The Lost City of Z is the engrossing true story of British adventurer Percy Fawcett (Charlie Hunnam) who lived in the early 20th Century. When the film opens, Percy, who has experience with mapmaking, is offered the opportunity to travel to South America, to chart the disputed boundary between Brazil and Bolivia. The journey would be long and dangerous, deep in the jungle. Percy discusses this with his wife Nina (Sienna Miller) who is pregnant with their first child. They both decide that Percy should go on this expedition, even though he would miss the birth of their child.
Percy loves the adventure and the jungle. Along with his small group of fellow travelers, they travel far into the Amazon region, navigating both the dangerous rapids and the arrows of the native tribesmen. Percy gains an admiration for the indigenous people, and defends them on his return to England, where even educated members of the Royal Geographic Society consider them to be “savages.” Percy also hears rumors of a fabulous lost city of Z, which he is determined to find.
After spending time with Nina and their young son Jack, Percy is off for another adventure in the jungle. Once again, he leaves Nina expecting another child. By now he routinely and fearlessly engages native peoples along the way, befriending them and learning from them. He listens to their stories of Z with great interest. Far from savages, the indigenous cultivate the land in order to grow crops in the jungle. Percy continues to grow in admiration of the people.
At the conclusion of the second expedition, Percy returns home. Jack is older and has a younger brother, and eventually a sister. Nina and Jack become angry with Percy for his lengthy absences from the growing family. By this time World War I has begun, and Percy must leave again, this time to fight in the Great War. Percy is wounded in battle, and exposed to gas, causing him to temporarily lose his sight. He returns home to recover. Eventually he regains his sight. This extended period of convalescence allows Percy to spend time with the family, healing the tensions over his absences.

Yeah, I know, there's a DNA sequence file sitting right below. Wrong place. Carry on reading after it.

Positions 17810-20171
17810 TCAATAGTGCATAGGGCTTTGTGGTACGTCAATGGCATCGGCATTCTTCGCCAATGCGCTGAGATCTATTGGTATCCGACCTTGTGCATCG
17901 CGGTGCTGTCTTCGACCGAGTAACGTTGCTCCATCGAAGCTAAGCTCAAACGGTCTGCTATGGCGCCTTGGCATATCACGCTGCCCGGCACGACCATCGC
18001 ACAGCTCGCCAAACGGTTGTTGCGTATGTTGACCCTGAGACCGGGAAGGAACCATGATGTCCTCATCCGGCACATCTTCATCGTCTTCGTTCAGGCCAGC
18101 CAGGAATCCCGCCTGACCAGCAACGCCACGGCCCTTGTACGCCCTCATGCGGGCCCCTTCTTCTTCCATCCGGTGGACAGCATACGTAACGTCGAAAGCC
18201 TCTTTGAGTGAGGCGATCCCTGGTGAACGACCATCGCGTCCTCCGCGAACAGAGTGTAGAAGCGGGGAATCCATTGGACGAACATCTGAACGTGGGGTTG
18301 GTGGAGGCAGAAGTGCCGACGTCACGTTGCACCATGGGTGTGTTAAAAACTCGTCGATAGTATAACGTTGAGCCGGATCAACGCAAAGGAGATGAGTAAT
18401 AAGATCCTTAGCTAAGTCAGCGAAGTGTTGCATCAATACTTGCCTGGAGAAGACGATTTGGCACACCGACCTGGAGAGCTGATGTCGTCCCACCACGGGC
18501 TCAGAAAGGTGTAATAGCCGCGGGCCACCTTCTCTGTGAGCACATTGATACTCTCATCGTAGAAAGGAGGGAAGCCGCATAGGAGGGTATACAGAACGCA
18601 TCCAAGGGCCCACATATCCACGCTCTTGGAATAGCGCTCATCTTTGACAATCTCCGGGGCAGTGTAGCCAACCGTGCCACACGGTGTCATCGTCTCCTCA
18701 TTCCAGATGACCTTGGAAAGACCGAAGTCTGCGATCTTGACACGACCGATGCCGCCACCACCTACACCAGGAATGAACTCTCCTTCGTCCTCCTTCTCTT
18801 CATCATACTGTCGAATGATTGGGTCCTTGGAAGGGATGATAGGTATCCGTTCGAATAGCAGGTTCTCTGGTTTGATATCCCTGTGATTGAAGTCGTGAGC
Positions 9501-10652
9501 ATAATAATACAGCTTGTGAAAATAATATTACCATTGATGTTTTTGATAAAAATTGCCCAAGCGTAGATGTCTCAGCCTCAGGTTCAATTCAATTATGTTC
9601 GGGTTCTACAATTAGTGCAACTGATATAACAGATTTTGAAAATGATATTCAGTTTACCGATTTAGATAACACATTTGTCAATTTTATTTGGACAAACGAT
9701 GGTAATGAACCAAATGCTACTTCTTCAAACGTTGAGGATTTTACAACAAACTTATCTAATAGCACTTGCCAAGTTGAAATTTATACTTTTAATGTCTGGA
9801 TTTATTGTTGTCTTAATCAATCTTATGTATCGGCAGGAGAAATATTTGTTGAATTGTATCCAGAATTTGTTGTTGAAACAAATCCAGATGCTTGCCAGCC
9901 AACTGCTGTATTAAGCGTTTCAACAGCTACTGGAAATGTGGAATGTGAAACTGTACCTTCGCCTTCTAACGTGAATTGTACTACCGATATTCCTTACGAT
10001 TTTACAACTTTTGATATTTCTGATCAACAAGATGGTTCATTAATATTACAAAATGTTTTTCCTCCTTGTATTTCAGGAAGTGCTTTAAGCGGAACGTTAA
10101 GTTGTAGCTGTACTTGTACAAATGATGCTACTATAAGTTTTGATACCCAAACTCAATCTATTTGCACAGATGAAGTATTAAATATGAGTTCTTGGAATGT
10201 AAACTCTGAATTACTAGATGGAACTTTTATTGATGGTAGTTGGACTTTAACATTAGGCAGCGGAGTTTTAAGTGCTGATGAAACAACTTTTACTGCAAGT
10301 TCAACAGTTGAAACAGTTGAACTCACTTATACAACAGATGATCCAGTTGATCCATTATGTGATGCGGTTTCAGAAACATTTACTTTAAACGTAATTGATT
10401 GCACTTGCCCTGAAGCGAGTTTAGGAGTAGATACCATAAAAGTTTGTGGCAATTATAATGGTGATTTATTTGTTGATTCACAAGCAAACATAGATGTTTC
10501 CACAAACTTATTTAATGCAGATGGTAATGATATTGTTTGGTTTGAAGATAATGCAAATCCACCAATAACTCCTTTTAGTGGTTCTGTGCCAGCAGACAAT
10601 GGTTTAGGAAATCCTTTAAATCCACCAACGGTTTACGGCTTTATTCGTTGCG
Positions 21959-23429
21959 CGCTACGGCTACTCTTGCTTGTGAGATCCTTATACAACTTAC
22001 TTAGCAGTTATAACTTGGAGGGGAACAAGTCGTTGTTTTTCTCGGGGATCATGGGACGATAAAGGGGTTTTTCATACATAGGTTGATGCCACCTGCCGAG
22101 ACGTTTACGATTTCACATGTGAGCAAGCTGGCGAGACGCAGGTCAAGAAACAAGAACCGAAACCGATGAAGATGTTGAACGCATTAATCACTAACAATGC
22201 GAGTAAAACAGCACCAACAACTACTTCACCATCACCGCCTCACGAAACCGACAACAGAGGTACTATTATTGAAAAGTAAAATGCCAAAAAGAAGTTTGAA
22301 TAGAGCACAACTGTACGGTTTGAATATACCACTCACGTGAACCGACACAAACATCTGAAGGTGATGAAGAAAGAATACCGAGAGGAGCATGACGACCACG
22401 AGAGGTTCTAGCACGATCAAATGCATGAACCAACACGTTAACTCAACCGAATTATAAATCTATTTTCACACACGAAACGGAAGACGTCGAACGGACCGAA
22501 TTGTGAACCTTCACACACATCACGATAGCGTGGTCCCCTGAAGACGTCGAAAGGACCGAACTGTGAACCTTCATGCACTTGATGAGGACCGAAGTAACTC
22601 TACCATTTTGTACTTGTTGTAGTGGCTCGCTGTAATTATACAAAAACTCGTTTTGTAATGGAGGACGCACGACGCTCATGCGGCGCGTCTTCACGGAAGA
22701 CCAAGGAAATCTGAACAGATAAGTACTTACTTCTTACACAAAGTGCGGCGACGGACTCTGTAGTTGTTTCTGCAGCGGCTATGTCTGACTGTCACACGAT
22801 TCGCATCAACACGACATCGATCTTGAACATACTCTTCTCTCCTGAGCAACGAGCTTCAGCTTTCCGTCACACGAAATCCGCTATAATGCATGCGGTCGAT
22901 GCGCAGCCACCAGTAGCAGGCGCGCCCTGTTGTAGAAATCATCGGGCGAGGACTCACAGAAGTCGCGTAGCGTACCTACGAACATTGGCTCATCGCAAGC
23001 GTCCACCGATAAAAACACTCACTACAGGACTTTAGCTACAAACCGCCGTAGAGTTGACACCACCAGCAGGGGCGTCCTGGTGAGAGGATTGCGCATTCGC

In 1924, Jack surprises Percy by suggesting that they return to South America for one more journey in search of Z. Percy had not planned to return, yet Jack persuades his father and Nina agrees to the trip. Father and son sail one last time to the Amazon. (Spoiler alert!) Percy and Jack disappear deep into the jungle, not to be seen nor heard from again. Writer/director James Gray speculates on their fate, but it remains unknown.
The Lost City of Z may sound similar to many other swashbuckling adventure movies like Indiana Jones, but Z is a much more thoughtful movie. At 2 hours, 20 minutes, it’s a bit long. If anything, Gray could have limited the World War I battleground scenes, which seem out of place. Gray does a good job capturing the sense of awe and discovery that Percy and his mates feel in this new world. Again and again we see Percy as an honorable man in his respect for the environment and, notably, the indigenous people. Hunnam, an actor I did not know, does a fine job as the admirable Fawcett.
I also liked the movie for giving due time and attention to Percy and Nina’s family life. They deeply love one another, yet Percy also loves his expeditions, which lasted for many years. These separations were very hard for the family, yet, somehow, they seem to be what Percy was meant to do with his life. Nina lets Percy know that facing childbirth alone more than once, and raising three children while he was away was as courageous as his expeditions!
The film is unexpectedly moving, especially the final scenes between Percy and Jack, facing the real possibility of death. In these scenes, father and son express their love for each other and gratitude for the life they led.
I liked this movie very much. It features beautiful scenery and virtuous characters who affirmed the dignity of others. The movie has some violence, although less than one might expect, and partial nudity among the indigenous peoples.